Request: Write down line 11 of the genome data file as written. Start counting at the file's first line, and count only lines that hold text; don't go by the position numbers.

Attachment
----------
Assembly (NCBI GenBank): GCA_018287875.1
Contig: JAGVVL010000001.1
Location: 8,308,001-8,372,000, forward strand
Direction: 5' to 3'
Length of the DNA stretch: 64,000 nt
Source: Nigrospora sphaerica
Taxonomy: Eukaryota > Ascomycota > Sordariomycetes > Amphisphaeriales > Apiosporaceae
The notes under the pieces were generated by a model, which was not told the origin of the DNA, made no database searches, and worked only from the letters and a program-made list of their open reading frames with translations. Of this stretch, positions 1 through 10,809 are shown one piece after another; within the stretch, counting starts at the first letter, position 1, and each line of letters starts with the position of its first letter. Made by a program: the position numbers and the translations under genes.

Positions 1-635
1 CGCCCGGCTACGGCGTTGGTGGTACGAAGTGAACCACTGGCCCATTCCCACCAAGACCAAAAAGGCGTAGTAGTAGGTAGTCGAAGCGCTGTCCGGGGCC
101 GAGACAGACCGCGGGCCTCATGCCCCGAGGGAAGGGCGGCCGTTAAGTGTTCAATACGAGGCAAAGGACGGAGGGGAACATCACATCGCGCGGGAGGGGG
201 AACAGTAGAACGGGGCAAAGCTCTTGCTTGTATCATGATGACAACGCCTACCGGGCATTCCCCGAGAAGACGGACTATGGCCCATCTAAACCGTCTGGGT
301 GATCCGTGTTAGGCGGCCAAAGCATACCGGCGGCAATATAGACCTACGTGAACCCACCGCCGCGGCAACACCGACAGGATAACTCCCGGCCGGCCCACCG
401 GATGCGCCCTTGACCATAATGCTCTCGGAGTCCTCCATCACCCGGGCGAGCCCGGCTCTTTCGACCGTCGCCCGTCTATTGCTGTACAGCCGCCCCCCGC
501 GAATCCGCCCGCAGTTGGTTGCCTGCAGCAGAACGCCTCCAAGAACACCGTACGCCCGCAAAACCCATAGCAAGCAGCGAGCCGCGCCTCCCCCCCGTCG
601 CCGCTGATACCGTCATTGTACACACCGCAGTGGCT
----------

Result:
101 GAGACAGACCGCGGGCCTCATGCCCCGAGGGAAGGGCGGCCGTTAAGTGTTCAATACGAGGCAAAGGACGGAGGGGAACATCACATCGCGCGGGAGGGGG